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Assumed bearing capacity in area of miscellaneous fill

Assumed bearing capacity in area of miscellaneous fill

Assumed bearing capacity in area of miscellaneous fill

(OP)
I'm looking to put in a footing or pier for an equipment support. Loads are very small (about 2k axial, 3 k*ft moment). I've got some old boring logs and the area I'd like to put the footer is in miscellaneous fill. I was hoping to use a 5'x5' (or smaller) footing or 3' pier setting at about 5' below grade. Does anyone have any recommendations on a bearing capacity? The consultant assumed 500 psf, which seams too conservative and leads to a much larger footing than is construct-able due to nearby utilities and risk of undermining nearby foundations during construction. Piles are also out of the question here due to lack of ability to get equipment to this area.

RE: Assumed bearing capacity in area of miscellaneous fill

I'm sure a few of the geotech guys here can address this better, but I doubt anyone, on here or sitting in their office, is going to put a number on it without at least a classification of the material at the foundation location(s) (gradation, plasticity index, etc.). Getting a sample analyzed shouldn't be expensive. Getting the samples shouldn't involve much more than a shovel, a bucket, looking up the sampling procedure, and a little muscle. I think the geotech guys here can also likely point you to the sampling procedure.

RE: Assumed bearing capacity in area of miscellaneous fill

Very "iffy" situation. Sure the blow counts may mean something, but the material types are full of questions. 500 usually is for this kind of site. Take the cinders. They can deteriorate forever! I'd build a footing of smaller size then bring in enough weights or use some sort of anchorage piles and overload the footing. Maybe go 1.5 times the expected load. Leave it on a few days if possible. Then your load should be capable of being adjusted in case of settlement.

RE: Assumed bearing capacity in area of miscellaneous fill

I wouldn’t accept a shallow foundation. Organic matter, timbers, silt clay.... looking for trouble

2k , Is that kip/sqft? If so that’s 100kpa. Not a “very small” load

You can get mini pilling rigs that are of similar width to your 5ft footing

RE: Assumed bearing capacity in area of miscellaneous fill

Since the footing size is TBD, I presumed that the 2k is just 2 kips total (as the 3 k-ft is total).

My question is whether the 3 k-ft is in a specific direction, 2 directions, or any direction?

RE: Assumed bearing capacity in area of miscellaneous fill

(OP)
Right, 2k axial load total. 3k-ft is in either axis non-concurrently, it's a moment from wind loading.

RE: Assumed bearing capacity in area of miscellaneous fill

take the loaded area.
Determine the change in stress with depth.
Consider installing an engineered subbase below the footing.

I'm not sure why you have the footing at 5 ft? If it's for frost, well, then you need it that low. Otherwise, place the footing where it needs to go, then evaluate what would happen (foundation support, strength, settlement) if you had 4 ft, 6 ft, etc., of compacted aggregate below the bearing surface.

f-d

ípapß gordo ainÆt no madre flaca!

RE: Assumed bearing capacity in area of miscellaneous fill

A question for f-d. How do you evaluate strength of the "stuff" in the top 10 feet?. Take a log? Or some ashes?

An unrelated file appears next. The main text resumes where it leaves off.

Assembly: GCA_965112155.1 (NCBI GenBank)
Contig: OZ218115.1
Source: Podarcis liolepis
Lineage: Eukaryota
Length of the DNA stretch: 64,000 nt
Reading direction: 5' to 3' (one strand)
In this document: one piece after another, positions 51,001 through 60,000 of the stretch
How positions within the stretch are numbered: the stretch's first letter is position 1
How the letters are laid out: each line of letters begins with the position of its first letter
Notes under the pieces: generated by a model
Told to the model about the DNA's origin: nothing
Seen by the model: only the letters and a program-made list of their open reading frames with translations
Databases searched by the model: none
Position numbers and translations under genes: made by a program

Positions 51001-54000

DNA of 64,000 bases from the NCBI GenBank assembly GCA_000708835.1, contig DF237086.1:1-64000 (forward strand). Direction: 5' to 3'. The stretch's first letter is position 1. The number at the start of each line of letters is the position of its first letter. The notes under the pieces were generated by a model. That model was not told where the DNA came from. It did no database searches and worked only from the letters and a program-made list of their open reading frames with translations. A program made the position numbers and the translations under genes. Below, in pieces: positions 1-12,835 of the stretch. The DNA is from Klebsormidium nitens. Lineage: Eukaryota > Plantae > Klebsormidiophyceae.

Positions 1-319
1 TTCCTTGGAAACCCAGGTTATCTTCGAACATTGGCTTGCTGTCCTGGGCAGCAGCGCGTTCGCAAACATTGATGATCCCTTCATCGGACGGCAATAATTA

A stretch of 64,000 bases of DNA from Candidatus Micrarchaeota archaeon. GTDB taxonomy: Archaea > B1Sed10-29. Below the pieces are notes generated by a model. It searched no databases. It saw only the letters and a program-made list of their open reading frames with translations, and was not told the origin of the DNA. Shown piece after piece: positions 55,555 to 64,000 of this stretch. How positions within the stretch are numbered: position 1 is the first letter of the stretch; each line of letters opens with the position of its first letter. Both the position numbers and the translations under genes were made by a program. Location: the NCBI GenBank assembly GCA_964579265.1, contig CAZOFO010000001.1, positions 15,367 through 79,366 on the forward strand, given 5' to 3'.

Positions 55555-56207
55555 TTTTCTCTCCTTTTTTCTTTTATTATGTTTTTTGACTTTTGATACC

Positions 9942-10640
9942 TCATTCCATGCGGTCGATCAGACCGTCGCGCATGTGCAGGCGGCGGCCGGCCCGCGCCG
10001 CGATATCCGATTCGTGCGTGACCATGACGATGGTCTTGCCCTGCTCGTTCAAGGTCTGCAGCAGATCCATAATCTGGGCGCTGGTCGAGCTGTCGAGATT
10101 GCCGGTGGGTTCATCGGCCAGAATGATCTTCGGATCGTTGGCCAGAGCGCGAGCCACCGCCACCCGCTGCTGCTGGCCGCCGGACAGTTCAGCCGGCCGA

RE: Assumed bearing capacity in area of miscellaneous fill

If I know the materials that will be used for newly-formed engineered subbase, I can assign a modulus value - strength too.

Not sure the basis for the question?

f-d

ípapß gordo ainÆt no madre flaca!

RE: Assumed bearing capacity in area of miscellaneous fill

If hoping to use a 5' x 5' footing, and ignoring the eccentricity from the 3 ft-kip moment, the average applied bearing pressure would be 2000#/(5' x 5') = 80 psf (a loooooong way from 500 psf).

www.PeirceEngineering.com

RE: Assumed bearing capacity in area of miscellaneous fill

Its never ideal to found in such crappy fill material. Originally I was totally against it as i thought it was 2kip/sf. My bad with the emperial to metric. The load is very low, as you said but still a long way from your 500psf as PEinc indicates.

What ever you do i think it would be prudent to undertake a handaguer borehole to 3-5m depth with some penetrometer testing to get some feel for whats directly beneath the footing. It would take one technician half a day to drill, log and test so a very small cost for the added information. I would not be placing all your confidence in that old borehole log. It looks to be at least 20 years old and i doubt there is an accurate ground level to a known datum on the log. For all you know the ground could have been filled again with even more crappy material.

I would also ensure that there is a net decrease in load too, you could achieve that with some lightweight fill beneath (or above) the footing. We have done this when encountering peat layers within the ZOI to ensure there is no (or negligible) settlement

RE: Assumed bearing capacity in area of miscellaneous fill

With fill of unknown quality, you are always going to be taking a risk. Conditions are likely to change, maybe very significantly, in very short distances.

I suggest you ask yourself the question: What happens if this new footing settles or rotates several inches?

If the answer is: No big deal, we can adjust the equipment and keep on going, then great.

If the answer is: We got big problems, then I would make sure to found the equipment foundation below the fill.

Mike Lambert

RE: Assumed bearing capacity in area of miscellaneous fill

Mostly the recommended bearing capacity for these types of fills is 25 kPa. Also, dont trust plate loadings etc. since the main problem is heterogeneity.

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